Why take out a short-term bridging loan?
There are various reasons people take out smaller bridging loans and some examples are cited here.
Branson says: “Quite a lot of the small loans we do would be to finish projects that are owned outright but clients have exhausted all their cash resources. They just need that final bit to push the project over the line.
“We do classic bridging, where the client does not have enough cash to buy the next property, but wants to secure it before the current project has sold. Or a property owner wants to refresh a property between tenants and remortgage it once the improvements have been made.”
Broadbent adds: “We have clients with a short-term need because their business has suffered, whether that is Covid related or not. They may have a cash flow issue and are able to offer commercial or residential premises as security. We’ve also had people who want to complete on purchases abroad who have needed deposit funds.
“As long as there is an asset as security, legal title with a value to it and the client has a sensible exit strategy, they can borrow money for any purpose they wish.”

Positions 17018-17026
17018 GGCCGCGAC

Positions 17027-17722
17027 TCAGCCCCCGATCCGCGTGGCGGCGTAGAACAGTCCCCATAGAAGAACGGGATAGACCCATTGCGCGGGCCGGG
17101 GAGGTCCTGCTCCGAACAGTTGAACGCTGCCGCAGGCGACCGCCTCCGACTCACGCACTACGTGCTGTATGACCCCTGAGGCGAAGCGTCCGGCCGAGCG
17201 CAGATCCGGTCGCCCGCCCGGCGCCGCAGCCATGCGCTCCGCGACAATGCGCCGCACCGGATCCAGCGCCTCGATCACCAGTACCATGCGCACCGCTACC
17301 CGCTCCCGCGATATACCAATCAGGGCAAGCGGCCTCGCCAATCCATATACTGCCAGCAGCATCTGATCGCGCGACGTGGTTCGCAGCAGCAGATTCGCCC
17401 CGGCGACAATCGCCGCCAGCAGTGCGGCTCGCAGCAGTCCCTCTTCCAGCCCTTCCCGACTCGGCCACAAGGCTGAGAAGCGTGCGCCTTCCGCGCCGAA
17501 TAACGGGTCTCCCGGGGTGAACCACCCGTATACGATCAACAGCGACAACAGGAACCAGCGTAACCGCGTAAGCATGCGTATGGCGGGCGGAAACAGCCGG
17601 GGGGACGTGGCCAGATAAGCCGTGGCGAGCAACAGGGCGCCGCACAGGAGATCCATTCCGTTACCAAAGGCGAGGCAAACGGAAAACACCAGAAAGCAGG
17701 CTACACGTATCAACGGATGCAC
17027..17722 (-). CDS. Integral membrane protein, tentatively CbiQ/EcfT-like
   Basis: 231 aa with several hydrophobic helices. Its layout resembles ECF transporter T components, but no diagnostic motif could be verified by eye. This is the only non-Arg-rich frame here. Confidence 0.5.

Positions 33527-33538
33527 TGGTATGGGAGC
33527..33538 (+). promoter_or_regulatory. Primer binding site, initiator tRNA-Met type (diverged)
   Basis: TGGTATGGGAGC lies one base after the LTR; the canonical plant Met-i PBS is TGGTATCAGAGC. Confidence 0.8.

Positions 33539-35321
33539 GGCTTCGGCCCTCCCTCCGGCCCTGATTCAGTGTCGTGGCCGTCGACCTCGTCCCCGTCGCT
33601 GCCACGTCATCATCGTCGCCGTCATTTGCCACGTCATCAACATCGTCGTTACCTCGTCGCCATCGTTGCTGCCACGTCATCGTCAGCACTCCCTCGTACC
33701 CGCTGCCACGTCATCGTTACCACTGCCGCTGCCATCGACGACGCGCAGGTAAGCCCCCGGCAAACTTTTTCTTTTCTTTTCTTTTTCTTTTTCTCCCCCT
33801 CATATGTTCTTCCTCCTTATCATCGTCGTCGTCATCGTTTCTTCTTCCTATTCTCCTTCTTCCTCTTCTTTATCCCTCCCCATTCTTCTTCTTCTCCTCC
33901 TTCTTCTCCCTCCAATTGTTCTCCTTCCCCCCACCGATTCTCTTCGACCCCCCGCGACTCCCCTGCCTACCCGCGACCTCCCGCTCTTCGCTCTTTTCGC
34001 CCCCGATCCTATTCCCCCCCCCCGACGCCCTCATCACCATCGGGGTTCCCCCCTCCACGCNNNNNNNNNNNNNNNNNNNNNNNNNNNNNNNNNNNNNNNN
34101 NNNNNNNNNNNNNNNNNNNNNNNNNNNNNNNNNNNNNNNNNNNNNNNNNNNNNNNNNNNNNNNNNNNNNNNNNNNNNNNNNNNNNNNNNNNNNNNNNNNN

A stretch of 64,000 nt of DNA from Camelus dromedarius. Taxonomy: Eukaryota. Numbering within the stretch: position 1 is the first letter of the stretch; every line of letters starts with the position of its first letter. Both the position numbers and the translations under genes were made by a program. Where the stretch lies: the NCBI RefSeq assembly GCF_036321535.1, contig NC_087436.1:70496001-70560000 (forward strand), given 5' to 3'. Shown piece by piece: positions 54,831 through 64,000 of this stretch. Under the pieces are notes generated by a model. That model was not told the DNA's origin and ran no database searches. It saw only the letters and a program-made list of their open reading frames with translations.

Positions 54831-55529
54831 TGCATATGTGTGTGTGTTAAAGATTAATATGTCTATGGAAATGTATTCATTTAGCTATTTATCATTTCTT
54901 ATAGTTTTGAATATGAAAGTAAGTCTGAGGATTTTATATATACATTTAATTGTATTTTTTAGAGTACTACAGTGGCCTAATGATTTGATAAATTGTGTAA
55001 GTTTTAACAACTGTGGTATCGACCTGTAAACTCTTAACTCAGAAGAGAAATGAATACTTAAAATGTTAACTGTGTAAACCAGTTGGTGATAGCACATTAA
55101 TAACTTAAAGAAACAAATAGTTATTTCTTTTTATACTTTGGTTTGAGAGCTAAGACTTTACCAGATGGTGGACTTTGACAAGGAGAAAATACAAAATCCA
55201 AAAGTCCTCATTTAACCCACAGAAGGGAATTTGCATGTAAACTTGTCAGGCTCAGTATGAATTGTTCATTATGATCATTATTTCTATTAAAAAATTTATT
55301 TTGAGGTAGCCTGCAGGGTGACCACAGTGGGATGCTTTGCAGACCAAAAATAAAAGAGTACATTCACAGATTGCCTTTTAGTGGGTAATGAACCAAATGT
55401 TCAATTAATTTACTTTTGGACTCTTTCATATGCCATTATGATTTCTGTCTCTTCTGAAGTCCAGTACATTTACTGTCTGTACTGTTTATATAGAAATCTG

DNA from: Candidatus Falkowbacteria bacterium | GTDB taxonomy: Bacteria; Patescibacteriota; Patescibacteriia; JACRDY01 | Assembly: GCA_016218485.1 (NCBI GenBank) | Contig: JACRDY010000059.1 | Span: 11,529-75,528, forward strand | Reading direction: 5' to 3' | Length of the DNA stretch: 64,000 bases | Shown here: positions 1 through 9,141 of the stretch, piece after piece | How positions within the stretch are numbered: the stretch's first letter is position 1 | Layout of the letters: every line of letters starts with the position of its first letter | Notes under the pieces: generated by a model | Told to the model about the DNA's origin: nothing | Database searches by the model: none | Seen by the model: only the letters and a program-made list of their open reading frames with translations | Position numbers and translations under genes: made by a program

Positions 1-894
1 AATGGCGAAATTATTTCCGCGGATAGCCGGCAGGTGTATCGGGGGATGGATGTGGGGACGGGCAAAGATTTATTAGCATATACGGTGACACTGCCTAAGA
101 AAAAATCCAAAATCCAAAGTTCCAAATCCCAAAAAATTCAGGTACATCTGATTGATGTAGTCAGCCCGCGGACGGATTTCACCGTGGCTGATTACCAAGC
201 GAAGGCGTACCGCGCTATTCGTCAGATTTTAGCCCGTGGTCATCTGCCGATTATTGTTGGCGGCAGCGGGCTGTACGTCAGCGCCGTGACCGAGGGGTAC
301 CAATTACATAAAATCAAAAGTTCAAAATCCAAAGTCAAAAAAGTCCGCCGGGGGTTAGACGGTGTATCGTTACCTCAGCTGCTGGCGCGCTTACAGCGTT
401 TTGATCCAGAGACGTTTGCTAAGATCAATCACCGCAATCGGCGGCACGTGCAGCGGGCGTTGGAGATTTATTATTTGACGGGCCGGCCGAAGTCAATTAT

Brokers and smaller loans
Some brokers are also seeing demand for smaller bridging loans. Ali Sanders, director at Auction Finance Pro, says the smallest bridging loan she has dealt with this year was £35,000.
She comments: “A lot of people I speak to are looking to buy and do up investment properties. To make a good return on property you have to add value and refinance off the back of it. Typically, investors are buying in places like Liverpool, Yorkshire and Wales where you can buy a property for £50,000.
“It’s a case of getting lenders to support those projects knowing there is going to be an uplift in the value. A lender’s minimum loan could be £50,000 but they may go lower if they can see the refinance is going to meet their minimum loan amount.”
Sanders notes that more people are going to property seminars but they don’t have a massive chunk of money, so a small bridging loan might be a good option to get started in property development.
Kim McGinley, director at VIBE Finance, is also receiving more enquiries and agrees there is an increase in activity in the North with the focus on lower value properties. She says the bulk of lending is above £50,000 and that rates can also be higher for smaller loans, depending on the lender.
She says: “There has been more demand in recent months and the main reasons we deal with lower bridging loans are for property development and refurbishment. Some people are looking at two or three projects at the same time, some are buying at auction and want the speed element.”
Small bridging loans for business use